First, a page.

That's because a research team that includes Babak Moaveni, assistant professor of civil and environmental engineering at Tufts University School of Engineering, plans to shake and rumble the structure until it's on the verge of collapsing into a heap of debris and dust.
Moaveni is collaborating with Andreas Stavridis, assistant professor of civil engineering at the University of Texas-Arlington, on a National Science Foundation-funded study to assess how buildings made with reinforced concrete frames and masonry infill walls hold up during an earthquake. The data will also be used to refine existing analytical models and techniques that engineers use when evaluating seismic safety of similarly constructed buildings. The research team also includes engineers from the University of California, at Los Angeles (UCLA).
Thousands of such buildings exist in earthquake-prone places like Los Angeles, San Francisco, the Mediterranean and Latin America, and they are vulnerable to serious damage. "These buildings were built and designed years ago according to building codes that have since become outdated," says Moaveni.
Using an "Eccentric-Mass" Shaker to Rattle a Building
Typically, after an earthquake, owners of a building like the one on West Commercial Avenue would have the structure repaired and maybe retrofitted so that it could endure the next quake. But damage from the 2010 earthquake was so severe that repair was not worth the cost. Owners and the city officials decided to have it demolished.
That’s when Moaveni and Stavridis came forward. In the first phase of the project, the engineers will record the building's existing condition. Then, the team will install a spinning device called an eccentric-mass shaker on the building's roof. This device will induce further damage by simulating the pulsing and vibration of an earthquake rattling the structure from the top down. This has not been done before with an entire structure with that degree of damage. "We are glad that the building owners realized that the building’s misfortune has presented a unique research opportunity for us," Stavridis explains.
The researchers will install cameras at critical locations of the structures to observe damage as the test progresses. At specific intervals, they will also halt the shaker to assess and document structural damage, through visual inspection. Computers will also record data from sensors inside the building. With the initial measurements as a baseline, the researchers will evaluate and quantify progressive damage sustained by the building as it is shaken apart.
Field testing of full-scale structures using mechanical shakers plays an important role in this type of seismic research. In previous experiments, researchers have experimented on wall portions or sections of buildings using low-to-moderate levels of vibrations. "This is a very challenging project but a great research opportunity because we are working with an entire existing building," says Moaveni.
In their project, Moaveni and Stavridis plan to exert large-amplitude forces on the building. "We don't know if we will shake the building until it collapses," Moaveni says. "But, at a minimum, we will shake it until it is on the verge of collapse."About Tufts School of Engineering
Alex Reid | Newswise Science News
Designing buildings with a positive energy balance
18.03.2016 | FIZ Karlsruhe – Leibniz-Institut für Informationsinfrastruktur GmbH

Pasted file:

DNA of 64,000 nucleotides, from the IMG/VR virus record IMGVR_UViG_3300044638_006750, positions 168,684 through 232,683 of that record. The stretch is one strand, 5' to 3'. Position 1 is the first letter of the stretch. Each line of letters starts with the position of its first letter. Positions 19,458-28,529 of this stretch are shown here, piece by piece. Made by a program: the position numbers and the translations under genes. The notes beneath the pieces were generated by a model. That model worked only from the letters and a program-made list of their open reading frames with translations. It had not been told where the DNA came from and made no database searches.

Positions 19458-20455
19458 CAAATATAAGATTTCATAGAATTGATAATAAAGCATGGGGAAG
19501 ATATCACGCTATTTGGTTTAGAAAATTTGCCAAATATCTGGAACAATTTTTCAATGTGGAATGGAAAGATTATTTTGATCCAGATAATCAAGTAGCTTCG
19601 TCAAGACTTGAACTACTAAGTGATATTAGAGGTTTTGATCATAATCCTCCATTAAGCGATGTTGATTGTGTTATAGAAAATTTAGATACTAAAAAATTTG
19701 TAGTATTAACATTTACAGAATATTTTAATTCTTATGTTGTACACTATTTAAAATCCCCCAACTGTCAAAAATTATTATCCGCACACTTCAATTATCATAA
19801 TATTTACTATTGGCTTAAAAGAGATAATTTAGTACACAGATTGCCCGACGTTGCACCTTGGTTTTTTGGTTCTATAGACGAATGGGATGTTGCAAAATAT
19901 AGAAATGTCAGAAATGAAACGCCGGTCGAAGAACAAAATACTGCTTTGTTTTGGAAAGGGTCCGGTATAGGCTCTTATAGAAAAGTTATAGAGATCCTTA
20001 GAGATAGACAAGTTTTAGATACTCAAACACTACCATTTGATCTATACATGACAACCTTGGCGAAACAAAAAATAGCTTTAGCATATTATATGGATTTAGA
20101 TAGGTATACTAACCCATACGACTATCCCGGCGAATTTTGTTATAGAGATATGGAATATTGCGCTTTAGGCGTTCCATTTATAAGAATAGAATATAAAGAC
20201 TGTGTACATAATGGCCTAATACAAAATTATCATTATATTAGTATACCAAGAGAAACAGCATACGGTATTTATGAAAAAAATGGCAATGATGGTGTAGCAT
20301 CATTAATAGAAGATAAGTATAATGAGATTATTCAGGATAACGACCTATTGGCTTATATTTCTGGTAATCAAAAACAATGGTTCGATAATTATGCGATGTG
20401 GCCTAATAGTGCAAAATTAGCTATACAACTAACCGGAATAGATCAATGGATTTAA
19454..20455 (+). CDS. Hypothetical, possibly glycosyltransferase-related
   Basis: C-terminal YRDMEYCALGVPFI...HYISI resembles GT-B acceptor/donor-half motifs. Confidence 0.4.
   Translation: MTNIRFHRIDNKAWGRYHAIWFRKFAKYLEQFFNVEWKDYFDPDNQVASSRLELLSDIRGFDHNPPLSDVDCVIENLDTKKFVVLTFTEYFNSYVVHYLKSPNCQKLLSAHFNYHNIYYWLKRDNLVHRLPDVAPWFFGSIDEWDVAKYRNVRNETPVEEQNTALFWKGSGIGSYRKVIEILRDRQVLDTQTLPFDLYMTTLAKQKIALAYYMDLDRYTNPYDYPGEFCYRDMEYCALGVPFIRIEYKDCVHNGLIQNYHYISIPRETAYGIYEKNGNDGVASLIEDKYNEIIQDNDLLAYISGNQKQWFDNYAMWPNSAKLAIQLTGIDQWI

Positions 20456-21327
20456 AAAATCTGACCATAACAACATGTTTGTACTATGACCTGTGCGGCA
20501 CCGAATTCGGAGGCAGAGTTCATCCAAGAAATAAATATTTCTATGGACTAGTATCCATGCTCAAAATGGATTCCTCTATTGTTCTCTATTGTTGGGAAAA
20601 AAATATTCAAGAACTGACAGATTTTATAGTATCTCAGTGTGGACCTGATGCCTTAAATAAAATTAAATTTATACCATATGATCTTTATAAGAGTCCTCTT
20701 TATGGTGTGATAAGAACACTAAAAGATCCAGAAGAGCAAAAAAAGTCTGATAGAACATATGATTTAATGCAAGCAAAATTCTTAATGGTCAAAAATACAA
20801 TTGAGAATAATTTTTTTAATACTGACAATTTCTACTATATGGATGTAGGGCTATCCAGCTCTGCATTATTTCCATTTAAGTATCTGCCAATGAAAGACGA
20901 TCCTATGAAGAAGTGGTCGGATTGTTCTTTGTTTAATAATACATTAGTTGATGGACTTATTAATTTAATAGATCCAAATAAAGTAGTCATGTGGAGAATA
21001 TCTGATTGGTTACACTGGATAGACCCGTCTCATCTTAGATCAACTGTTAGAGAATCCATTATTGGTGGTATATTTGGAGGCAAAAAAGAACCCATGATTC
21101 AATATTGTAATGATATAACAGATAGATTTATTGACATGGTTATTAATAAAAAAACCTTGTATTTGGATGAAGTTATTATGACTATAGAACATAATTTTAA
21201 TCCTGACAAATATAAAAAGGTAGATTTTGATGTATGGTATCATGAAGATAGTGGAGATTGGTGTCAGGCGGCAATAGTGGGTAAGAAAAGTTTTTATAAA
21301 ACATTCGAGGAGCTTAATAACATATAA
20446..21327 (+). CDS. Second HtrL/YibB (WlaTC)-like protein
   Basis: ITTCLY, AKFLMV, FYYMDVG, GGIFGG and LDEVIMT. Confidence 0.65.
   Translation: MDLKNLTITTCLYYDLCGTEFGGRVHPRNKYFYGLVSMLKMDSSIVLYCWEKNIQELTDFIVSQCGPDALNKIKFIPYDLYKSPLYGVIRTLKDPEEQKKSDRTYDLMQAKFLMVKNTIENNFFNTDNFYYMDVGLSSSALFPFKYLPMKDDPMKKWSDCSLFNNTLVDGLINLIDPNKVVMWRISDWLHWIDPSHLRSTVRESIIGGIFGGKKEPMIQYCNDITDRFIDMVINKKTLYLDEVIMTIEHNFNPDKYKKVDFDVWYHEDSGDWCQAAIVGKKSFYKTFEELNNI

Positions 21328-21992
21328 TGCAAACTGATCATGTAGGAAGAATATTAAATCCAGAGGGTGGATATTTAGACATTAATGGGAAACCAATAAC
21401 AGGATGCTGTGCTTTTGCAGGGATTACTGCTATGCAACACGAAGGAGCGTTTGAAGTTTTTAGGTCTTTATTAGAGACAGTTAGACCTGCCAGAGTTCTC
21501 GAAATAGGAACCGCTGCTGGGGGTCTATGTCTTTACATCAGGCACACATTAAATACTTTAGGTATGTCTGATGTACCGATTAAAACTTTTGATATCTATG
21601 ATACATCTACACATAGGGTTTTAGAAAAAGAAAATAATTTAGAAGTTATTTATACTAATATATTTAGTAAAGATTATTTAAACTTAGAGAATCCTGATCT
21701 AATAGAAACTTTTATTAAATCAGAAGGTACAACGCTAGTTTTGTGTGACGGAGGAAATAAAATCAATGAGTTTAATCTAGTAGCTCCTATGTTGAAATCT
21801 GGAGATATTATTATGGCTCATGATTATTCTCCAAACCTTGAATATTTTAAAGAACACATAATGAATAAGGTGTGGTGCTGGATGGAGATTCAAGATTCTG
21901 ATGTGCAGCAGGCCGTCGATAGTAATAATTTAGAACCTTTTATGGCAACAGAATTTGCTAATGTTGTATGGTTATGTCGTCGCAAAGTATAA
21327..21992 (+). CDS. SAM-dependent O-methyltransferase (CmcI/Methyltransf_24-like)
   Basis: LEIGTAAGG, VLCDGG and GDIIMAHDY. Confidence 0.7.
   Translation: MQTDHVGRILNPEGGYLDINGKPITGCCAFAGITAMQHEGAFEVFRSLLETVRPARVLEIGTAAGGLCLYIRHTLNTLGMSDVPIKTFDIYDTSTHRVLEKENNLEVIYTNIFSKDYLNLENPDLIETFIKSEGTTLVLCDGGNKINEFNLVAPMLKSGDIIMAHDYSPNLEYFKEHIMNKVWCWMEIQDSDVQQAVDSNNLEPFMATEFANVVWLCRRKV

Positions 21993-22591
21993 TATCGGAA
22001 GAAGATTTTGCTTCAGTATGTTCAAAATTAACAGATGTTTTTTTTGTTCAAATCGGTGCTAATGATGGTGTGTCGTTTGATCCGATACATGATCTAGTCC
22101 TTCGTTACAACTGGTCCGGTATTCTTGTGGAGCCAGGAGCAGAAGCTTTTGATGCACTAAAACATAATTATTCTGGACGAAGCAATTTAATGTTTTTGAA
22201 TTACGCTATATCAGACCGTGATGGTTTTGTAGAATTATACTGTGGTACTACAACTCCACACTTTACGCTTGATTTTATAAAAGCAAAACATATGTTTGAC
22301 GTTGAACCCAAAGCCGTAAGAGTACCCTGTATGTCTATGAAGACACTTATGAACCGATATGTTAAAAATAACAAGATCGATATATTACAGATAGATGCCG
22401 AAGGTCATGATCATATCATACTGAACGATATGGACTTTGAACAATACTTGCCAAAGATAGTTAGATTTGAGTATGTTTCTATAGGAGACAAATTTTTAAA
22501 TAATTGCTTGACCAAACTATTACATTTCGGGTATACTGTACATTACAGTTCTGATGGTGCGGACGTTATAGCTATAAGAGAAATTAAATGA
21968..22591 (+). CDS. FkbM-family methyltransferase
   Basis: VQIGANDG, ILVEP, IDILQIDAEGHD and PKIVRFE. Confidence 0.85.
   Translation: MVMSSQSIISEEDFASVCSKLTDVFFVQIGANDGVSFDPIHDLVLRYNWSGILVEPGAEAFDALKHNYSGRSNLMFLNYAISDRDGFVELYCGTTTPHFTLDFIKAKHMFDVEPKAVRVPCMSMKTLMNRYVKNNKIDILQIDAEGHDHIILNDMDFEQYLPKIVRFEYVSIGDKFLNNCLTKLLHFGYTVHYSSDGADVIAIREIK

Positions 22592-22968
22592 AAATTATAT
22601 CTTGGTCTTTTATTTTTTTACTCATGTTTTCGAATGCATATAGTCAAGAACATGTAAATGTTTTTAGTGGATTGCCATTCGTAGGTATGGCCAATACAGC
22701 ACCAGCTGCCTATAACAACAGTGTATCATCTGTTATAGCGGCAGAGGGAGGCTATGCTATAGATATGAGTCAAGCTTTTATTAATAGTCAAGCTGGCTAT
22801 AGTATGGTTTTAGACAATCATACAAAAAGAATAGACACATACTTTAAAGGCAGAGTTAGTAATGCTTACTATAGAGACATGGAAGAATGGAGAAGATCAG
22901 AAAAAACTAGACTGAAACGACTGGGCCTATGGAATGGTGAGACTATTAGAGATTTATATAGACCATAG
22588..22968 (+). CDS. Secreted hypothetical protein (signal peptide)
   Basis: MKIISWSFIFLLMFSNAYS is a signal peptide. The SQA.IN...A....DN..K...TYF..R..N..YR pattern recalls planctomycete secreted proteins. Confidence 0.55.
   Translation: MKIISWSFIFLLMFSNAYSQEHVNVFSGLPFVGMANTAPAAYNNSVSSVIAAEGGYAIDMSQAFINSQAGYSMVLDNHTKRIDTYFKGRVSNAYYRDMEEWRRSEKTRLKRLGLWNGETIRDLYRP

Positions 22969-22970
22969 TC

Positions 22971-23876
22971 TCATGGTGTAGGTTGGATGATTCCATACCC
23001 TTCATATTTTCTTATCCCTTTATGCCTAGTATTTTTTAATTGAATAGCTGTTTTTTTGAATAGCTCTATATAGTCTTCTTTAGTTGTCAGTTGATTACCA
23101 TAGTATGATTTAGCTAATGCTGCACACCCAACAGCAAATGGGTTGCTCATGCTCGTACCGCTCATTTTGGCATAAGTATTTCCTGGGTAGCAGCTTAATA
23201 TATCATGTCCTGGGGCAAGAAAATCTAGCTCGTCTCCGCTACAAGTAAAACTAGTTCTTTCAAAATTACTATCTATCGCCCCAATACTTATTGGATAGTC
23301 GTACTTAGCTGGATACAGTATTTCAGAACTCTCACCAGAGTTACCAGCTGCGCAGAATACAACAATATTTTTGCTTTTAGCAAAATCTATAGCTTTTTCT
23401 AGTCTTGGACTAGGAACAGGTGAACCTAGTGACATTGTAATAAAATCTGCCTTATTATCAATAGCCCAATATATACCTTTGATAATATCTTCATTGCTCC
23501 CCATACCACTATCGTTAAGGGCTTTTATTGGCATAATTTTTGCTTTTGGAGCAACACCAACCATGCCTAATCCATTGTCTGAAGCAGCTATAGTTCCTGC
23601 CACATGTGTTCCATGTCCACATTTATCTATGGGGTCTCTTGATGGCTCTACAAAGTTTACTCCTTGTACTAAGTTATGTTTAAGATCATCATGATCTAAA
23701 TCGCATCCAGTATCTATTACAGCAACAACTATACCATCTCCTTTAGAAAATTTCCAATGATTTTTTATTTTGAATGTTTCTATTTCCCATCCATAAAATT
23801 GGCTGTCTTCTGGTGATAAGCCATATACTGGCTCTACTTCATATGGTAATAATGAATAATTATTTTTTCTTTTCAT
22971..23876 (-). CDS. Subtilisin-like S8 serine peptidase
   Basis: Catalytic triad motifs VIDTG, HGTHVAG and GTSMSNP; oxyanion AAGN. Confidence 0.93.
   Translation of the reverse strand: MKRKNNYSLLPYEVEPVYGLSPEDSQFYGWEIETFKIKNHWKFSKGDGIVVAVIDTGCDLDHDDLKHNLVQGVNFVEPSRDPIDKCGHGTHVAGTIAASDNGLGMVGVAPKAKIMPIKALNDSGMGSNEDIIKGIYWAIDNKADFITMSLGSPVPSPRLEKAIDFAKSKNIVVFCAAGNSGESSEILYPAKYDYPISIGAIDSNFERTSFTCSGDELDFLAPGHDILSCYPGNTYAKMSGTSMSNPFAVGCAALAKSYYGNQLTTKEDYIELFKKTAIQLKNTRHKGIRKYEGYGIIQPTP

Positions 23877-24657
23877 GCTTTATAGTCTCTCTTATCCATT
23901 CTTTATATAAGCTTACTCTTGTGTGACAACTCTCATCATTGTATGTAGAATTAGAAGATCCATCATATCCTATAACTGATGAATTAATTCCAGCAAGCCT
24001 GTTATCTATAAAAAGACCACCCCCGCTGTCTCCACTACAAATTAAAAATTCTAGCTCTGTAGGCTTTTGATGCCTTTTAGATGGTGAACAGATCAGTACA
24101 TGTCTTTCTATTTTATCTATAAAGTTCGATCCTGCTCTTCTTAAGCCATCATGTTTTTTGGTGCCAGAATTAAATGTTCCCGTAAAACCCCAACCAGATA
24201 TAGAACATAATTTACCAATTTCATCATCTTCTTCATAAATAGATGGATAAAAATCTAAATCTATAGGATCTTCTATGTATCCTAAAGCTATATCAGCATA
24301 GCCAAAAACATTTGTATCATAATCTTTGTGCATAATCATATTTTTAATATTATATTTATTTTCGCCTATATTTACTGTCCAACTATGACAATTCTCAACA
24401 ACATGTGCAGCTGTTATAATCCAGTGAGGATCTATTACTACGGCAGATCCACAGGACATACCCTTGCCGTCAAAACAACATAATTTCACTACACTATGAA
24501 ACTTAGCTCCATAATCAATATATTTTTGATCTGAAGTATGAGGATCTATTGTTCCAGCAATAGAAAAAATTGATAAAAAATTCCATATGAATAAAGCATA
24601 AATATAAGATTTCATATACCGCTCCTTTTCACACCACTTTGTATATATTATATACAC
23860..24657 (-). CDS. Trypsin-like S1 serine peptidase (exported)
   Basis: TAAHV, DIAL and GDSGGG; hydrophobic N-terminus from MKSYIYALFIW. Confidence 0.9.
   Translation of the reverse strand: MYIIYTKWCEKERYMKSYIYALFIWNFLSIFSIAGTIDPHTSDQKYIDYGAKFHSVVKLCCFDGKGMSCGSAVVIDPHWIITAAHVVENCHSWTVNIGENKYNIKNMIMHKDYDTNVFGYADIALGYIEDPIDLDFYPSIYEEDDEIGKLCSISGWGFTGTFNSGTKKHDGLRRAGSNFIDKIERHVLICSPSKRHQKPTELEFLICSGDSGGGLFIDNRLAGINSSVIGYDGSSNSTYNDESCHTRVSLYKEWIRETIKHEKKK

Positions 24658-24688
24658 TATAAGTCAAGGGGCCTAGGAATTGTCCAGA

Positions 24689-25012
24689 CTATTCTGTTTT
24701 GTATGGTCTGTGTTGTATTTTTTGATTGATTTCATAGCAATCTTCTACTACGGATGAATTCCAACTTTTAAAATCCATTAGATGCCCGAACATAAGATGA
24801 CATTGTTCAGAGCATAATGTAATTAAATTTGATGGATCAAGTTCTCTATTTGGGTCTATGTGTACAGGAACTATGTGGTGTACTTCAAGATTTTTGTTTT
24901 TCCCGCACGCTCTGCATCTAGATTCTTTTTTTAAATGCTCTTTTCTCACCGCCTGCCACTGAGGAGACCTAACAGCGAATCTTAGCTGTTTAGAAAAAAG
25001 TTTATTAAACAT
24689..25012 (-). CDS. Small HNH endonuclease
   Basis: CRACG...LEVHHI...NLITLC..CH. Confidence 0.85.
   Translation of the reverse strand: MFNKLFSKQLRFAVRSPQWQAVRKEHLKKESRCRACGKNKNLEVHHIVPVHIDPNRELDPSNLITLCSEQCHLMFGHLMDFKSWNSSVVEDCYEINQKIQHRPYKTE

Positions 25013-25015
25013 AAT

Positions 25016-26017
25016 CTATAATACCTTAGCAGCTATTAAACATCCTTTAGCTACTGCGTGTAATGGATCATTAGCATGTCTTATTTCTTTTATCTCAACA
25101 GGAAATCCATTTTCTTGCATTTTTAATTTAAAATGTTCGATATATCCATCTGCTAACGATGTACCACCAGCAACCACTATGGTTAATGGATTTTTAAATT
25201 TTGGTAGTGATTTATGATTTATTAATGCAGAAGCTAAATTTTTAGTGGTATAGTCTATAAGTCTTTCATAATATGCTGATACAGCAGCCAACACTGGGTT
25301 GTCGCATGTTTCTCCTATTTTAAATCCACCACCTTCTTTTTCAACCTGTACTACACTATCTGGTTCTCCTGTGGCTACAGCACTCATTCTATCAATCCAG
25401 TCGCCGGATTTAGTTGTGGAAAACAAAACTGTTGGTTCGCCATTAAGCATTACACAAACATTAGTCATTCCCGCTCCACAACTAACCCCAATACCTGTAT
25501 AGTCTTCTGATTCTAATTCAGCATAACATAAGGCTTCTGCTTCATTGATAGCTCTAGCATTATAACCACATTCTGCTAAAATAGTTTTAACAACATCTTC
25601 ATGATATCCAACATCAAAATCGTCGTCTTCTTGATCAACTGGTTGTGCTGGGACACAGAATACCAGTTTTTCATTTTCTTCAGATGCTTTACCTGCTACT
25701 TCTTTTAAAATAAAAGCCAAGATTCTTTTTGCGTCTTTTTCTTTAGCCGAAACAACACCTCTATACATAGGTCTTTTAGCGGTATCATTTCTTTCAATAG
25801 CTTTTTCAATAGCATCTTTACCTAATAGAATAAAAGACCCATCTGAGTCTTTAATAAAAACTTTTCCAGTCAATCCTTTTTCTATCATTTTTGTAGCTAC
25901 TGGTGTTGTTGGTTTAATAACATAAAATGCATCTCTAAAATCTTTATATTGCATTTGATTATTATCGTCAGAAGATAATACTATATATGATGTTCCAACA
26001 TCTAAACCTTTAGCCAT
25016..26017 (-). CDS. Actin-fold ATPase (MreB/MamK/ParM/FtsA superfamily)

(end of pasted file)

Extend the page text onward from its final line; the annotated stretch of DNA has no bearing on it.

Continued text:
Simulating future noise in order to prevent it
23.02.2016 | Empa - Eidgenössische Materialprüfungs- und Forschungsanstalt
Using an ultra fast-scanning atomic force microscope, a team of researchers from the University of Basel has filmed “living” nuclear pore complexes at work for the first time. Nuclear pores are molecular machines that control the traffic entering or exiting the cell nucleus. In their article published in Nature Nanotechnology, the researchers explain how the passage of unwanted molecules is prevented by rapidly moving molecular “tentacles” inside the pore.
Using high-speed AFM, Roderick Lim, Argovia Professor at the Biozentrum and the Swiss Nanoscience Institute of the University of Basel, has not only directly...
If a person pushes a broken-down car alone, there is a certain effect. If another person helps, the result is the sum of their efforts. If two micro-particles are pushing another microparticle, however, the resulting effect may not necessarily be the sum their efforts. A recent study published in Nature Communications, measured this odd effect that scientists call “many body.”
In the microscopic world, where the modern miniaturized machines at the new frontiers of technology operate, as long as we are in the presence of two...
Researchers from the Max Planck Institute Stuttgart have developed self-propelled tiny ‘microbots’ that can remove lead or organic pollution from contaminated water.
Working with colleagues in Barcelona and Singapore, Samuel Sánchez’s group used graphene oxide to make their microscale motors, which are able to adsorb lead...
Neutron scattering and computational modeling have revealed unique and unexpected behavior of water molecules under extreme confinement that is unmatched by any known gas, liquid or solid states.
In a paper published in Physical Review Letters, researchers at the Department of Energy's Oak Ridge National Laboratory describe a new tunneling state of...
Honeycomb structures as the basic building block for industrial applications presented using holo pyramid
Researchers of the Alfred Wegener Institute (AWI) will introduce their latest developments in the field of bionic lightweight design at Hannover Messe from 25...
27.04.2016 | Event News
15.04.2016 | Event News
12.04.2016 | Event News
03.05.2016 | Physics and Astronomy
03.05.2016 | Life Sciences
03.05.2016 | Physics and Astronomy